Anamika Badal

Bhavnagar city in Gujarat experienced one of the most widely attended non-political event on April 26th 2013 when over 1500 people from about 125 villages falling within the 30km danger zone of the proposed nuclear power project at Mithivirdi about 50 km away from the city.

The event comprised of a panel discussion followed by a protest rally and culminated in handing over a memorandum to the Bhavnagar Collectors office which would be forwarded to the Governor of Gujarat. Eminent citizens and experts spoke at the event regarding the flawed Environment Impact Assessment (EIA) report released by NPCIL during its failed public hearing held in March earlier in the year. The villagers had then staged a silent and non-violent walk-out to protest the arbitrary manner in which the report was put together and the failure to adhere to legal requirements during the hearing.

The event also included a public dialog regarding the new draconian Irrigation (water) laws being implemented across Gujarat. The laws will put immense pressure on ordinary and marginal farmers and starve them of both drinking water as well as water needed for irrigation purposes. The new laws have essentially been framed keeping in mind the needs (and pressures) of well-connected rich farmers and for the industry.

Protest meeting was attended by more than 1500 people

Protest meeting was attended by more than 1500 people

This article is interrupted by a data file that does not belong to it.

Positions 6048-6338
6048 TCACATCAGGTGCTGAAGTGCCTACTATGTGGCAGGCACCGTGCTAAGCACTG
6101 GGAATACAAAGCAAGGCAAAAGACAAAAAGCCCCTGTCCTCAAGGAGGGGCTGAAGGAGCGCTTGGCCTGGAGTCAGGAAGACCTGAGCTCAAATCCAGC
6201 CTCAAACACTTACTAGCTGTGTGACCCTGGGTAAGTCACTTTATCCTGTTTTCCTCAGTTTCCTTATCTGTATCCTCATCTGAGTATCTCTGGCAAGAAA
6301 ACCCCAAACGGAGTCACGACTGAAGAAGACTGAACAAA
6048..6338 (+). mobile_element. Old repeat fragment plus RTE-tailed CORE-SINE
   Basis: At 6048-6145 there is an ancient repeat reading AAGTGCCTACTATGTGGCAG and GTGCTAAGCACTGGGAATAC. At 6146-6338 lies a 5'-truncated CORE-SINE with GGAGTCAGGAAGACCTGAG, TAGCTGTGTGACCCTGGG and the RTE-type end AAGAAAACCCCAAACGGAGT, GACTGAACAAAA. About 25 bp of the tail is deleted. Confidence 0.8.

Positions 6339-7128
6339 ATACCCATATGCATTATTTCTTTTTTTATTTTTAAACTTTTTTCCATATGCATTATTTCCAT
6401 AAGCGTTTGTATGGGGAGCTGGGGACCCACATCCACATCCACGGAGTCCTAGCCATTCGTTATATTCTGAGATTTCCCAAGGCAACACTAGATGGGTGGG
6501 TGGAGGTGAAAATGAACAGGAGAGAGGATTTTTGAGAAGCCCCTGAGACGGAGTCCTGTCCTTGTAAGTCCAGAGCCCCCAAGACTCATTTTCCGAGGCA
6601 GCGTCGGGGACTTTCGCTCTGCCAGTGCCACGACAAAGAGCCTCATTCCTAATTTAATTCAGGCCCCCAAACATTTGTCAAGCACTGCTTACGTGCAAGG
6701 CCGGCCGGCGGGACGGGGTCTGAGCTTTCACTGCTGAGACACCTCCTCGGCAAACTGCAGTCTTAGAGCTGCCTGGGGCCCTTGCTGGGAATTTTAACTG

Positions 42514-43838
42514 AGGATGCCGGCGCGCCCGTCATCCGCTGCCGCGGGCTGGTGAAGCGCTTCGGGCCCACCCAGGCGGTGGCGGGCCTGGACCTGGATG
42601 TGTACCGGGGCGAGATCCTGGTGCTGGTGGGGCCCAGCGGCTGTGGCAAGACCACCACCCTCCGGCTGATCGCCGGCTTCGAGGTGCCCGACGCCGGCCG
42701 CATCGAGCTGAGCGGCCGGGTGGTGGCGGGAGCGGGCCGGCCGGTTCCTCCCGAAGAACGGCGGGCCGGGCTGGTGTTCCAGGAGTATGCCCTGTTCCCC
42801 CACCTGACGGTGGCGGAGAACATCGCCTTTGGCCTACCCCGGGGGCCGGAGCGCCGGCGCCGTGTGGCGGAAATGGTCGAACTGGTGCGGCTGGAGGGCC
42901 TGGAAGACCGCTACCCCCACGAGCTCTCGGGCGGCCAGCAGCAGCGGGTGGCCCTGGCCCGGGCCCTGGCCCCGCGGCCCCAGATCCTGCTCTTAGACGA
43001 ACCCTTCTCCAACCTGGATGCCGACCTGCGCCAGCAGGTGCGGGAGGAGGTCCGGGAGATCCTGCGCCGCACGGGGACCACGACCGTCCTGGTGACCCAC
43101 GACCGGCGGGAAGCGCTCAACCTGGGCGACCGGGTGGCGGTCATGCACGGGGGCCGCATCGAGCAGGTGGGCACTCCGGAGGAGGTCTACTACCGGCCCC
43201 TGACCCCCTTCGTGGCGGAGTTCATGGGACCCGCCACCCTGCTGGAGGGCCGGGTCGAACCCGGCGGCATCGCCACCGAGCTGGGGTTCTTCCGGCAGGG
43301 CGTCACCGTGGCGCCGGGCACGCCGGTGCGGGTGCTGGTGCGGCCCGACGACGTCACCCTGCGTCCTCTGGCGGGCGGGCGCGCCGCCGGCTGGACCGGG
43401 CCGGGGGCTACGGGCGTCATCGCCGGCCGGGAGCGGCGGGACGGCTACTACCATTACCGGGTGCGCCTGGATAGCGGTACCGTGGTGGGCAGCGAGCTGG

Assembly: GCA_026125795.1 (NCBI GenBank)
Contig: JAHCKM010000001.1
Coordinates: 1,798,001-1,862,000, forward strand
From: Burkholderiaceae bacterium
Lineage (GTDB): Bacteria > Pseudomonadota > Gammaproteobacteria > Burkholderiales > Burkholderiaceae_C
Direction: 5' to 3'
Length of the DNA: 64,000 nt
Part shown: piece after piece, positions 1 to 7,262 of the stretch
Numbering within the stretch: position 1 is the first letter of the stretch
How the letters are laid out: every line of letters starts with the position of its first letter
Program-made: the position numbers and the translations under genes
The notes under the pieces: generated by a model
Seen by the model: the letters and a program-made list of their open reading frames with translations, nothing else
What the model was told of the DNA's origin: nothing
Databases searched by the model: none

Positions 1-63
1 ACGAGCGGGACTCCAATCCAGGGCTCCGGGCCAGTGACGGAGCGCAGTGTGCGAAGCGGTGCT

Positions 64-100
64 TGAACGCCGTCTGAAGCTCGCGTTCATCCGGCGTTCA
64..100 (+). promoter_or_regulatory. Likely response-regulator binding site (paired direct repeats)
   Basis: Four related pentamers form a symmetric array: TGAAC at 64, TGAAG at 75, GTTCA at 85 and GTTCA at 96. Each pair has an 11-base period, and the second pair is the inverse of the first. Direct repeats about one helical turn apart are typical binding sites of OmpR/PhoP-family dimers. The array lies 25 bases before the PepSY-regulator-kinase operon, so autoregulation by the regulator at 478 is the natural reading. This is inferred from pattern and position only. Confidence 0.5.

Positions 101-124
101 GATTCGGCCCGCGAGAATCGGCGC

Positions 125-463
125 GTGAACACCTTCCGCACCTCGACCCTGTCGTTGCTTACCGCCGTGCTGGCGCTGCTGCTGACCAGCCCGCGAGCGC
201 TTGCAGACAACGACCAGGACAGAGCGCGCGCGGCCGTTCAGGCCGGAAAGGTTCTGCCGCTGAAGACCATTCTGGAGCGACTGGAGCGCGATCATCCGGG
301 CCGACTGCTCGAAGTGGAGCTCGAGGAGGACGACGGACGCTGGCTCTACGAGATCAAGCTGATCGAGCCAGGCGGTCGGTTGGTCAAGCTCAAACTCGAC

The anti-nuclear debate has been simmering at Mithivirdi and the surrounding villages from where land is sought to be acquired for this project. While the EIA claims that the land is non-agricultural barren land, there is documented photographic evidence showing that the region is fertile with huge fruit orchids and vegetable farms. The villagers whose land is sought to be acquired in fact lead a good quality of life and economically well-off. They are totally opposed to this project which will entail them to relocate to some other regions and start lives afresh. Besides this simmering anger at being asked to part with lands which they have nurtured to fertility, there is a palpable sense of fear because of the nuclear plants in this region.

Apart from the technical, environmental, human rights and safety issues, the villagers are extremely dissatisfied about the fact that NPCIL never actually carried out any survey as it is claiming now and that NPCIL never took the loacls into confidence about the project and its implications.

As it has turned out, this high handedness of the government has backfired and the villagers have decided not to part with any land, however high the compensation may be. They have studied the issues in depth and understand all the aspects of the proposed project, its long term implications and the disaster that will befall their lands.

Experts from Ahemdabad, Surat, Vadodra and Mumbai spoke at the event and appraised the locals about the water bill as well as the nuclear issue and assured them of continued support in the agitations. The event was well attended by the media which carried the news prominently in the evening editions indicating that even the media is willing to support this fight against state sponsored land and water grabbing and pushing the local villagers toward becoming marginal, landless labourers. That would indeed be a pity for these dignified farmers from Jaspara, Mithivirdi, Mandwa and other villages proposed to be acquired by NPCIL.